Other parts of this series:
- Internal Model Method (IMM) Helps Banks Measure Capital Requirements
- Defining Materiality is Key First Step in Internal Model Method (IMM) Process
- Setting Progress Metrics for Internal Model Method (IMM)
- A Robust Control Framework for Internal Model Method (IMM) Implementation
- Internal Model Method Solution Design: Seeking Efficiencies in Regulatory and Business Initiatives
- Self-Assessment Considerations in Internal Model Method Compliance Programs
- A Coherent Target Operating Model for Internal Model Method Compliance Programs
- Establishing an Effective Regulatory Communications Strategy for Internal Model Method Compliance Programs
As we noted in our first blog, many financial institutions are considering a move to the Internal Model Method (IMM) due to increasing capital requirements and a need for higher reserves due to growing regulatory demands. However, large-scale, regulatory-driven transformation projects, such as a move to IMM, call for a clear definition of what constitutes an effective implementation, and this definition should be articulated and clearly communicated from the top down.
Before receiving regulatory approval for the use of IMM, banks are expected to demonstrate material progress in implementing their methodology. To date, regulators have been non-prescriptive about “material progress” and how this progress ought to be defined and illustrated. An effective IMM program, therefore, hinges on leadership defining “materiality,” establishing agreement with regulators, and structuring an IMM program that, at minimum, achieves this defined threshold.
Regulatory initiatives have a prescribed scope, which may be wholly or partially satisfied during a bank’s initial implementation phase. The regulatory requirement for evidencing “material progress” often allows for management to articulate a plan that is tailored to the individual bank’s portfolio and systems construct. Each bank should interpret these requirements as they relate to its own portfolio and existing infrastructure. “Material” implementation progress should strike a pragmatic balance between full regulatory compliance and feasibility given resource constraints.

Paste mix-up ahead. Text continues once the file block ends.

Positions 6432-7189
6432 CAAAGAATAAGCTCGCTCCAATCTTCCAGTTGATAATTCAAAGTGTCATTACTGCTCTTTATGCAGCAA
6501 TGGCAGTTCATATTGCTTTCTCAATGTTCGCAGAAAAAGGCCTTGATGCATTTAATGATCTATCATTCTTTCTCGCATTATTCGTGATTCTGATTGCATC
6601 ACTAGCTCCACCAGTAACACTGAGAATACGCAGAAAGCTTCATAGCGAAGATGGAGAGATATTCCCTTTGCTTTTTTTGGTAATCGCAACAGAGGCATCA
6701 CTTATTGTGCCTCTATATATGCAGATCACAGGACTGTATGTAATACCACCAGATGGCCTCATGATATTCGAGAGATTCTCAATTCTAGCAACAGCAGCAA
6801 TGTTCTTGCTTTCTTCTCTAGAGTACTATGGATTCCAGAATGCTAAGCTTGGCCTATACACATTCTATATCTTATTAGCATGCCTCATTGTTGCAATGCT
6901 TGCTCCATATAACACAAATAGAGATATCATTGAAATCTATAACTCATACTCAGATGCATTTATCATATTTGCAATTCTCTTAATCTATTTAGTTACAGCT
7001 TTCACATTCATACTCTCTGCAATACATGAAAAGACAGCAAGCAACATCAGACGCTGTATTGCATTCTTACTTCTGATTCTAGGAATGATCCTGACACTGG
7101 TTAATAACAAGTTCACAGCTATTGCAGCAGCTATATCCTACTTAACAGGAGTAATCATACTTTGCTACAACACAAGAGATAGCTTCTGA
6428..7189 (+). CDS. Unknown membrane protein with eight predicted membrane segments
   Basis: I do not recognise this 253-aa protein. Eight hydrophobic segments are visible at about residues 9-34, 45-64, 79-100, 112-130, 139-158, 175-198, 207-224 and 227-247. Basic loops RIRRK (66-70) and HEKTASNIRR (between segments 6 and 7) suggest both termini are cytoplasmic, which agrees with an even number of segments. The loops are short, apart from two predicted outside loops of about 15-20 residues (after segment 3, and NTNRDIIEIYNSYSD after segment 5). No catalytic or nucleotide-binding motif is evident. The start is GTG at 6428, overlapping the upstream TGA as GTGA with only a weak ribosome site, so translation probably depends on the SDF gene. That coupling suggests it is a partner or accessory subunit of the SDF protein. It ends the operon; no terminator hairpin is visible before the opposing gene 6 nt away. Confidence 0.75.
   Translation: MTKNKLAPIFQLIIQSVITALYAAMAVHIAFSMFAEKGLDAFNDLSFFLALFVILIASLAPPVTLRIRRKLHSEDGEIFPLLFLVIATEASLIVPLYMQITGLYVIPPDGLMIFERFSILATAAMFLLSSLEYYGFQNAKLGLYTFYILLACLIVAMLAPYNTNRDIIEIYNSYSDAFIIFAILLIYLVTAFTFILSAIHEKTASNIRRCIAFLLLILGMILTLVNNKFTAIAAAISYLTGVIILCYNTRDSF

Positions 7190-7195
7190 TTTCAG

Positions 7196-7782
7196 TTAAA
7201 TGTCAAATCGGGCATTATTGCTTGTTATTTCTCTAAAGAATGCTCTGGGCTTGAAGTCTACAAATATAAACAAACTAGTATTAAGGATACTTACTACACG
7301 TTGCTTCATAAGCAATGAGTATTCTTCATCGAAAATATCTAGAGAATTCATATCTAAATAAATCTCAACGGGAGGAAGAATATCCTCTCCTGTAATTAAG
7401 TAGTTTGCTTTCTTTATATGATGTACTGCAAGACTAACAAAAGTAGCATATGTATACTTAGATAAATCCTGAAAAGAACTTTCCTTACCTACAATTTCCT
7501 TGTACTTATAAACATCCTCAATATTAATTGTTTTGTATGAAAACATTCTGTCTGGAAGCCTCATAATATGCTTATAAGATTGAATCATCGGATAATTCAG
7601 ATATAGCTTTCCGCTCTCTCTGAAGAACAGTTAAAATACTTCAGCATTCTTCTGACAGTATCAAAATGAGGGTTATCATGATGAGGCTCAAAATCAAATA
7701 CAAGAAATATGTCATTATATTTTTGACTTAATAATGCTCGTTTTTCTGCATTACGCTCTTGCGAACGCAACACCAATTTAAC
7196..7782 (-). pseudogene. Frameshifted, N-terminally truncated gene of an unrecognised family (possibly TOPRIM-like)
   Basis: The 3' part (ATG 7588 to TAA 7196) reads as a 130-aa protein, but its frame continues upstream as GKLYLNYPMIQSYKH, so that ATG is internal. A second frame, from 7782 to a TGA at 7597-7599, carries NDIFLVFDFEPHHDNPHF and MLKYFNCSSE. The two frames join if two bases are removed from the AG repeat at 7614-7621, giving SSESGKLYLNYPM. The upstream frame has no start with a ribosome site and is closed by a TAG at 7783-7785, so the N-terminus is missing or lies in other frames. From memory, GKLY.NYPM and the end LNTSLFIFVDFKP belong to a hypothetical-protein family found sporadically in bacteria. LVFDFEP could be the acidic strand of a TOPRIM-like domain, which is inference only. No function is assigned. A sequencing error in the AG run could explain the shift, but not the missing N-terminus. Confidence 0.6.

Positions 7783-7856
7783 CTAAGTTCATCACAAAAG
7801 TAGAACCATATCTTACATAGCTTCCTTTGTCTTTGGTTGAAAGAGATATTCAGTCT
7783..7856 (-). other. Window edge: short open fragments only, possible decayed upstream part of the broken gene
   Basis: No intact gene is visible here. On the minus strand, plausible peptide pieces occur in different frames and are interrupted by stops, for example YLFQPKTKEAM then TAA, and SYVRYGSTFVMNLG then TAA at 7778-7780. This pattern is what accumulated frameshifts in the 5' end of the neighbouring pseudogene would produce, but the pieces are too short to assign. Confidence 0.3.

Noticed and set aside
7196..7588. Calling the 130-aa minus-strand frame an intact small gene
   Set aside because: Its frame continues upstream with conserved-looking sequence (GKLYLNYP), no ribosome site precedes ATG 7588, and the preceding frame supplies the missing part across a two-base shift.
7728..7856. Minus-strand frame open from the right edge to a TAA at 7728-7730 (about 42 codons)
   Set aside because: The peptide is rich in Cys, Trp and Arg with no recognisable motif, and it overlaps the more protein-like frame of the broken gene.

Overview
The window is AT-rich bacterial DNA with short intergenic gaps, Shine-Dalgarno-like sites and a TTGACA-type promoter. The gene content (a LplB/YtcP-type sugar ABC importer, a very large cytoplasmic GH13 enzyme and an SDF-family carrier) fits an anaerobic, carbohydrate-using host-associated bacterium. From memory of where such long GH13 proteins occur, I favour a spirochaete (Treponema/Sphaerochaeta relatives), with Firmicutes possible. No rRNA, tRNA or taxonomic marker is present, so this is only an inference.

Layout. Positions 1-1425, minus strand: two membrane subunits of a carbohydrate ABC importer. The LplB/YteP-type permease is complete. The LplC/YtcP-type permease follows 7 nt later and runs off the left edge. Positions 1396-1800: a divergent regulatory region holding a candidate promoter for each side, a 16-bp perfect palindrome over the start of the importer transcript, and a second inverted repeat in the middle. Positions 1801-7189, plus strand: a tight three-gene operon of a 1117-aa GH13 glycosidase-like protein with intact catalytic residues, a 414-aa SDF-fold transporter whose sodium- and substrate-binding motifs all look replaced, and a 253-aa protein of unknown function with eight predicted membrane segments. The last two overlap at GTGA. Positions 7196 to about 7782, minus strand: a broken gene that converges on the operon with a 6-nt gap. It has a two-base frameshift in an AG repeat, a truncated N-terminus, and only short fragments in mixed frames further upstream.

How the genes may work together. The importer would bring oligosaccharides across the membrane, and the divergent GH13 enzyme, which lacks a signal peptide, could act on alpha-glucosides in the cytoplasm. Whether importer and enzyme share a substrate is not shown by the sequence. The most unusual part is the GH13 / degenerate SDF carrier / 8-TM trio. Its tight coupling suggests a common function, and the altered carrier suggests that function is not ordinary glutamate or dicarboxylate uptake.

Within the interim phases of IMM implementation, it may not be possible to document and examine all exposures across all asset classes. Therefore, the bank should set a reasonable threshold for exposure and product coverage that can match the spirit of the regulatory requirements, while providing margin for improvement during future phases of work. The threshold for materiality should be at a level that demonstrates significant progress towards full compliance with regulations and asset class coverage.
The definition of “materiality” should provide an objective lens through which to evaluate program progress. For IMM, exposure coverage and effective modeling (valuation and simulation) are critical components of the implementation. Coverage could be defined, therefore, as a percentage of positive mark-to-market, which would provide the purest view into absolute exposure coverage. Alternatively, a bank may choose to measure materiality as a percentage of total eligible trades or percentage of total risk-weighted assets, both of which provide a nuanced variation on population coverage.
If the actual coverage differs widely between measures, it may be useful to establish more than one materiality threshold. We recommend that banks consider materiality from multiple angles, defining a suite of metrics and thresholds that provide the most comprehensive and objective assessment of progress.
In our next blog, we will look at the second step towards IMM implementation: Setting Program Metrics.
For more information, see SlideShare deck: “Considerations for an Effective Internal Model Method Implementation”
Visit www.accenture.com/RegulatoryCompliance for latest insights on regulatory remediation and compliance transformation.
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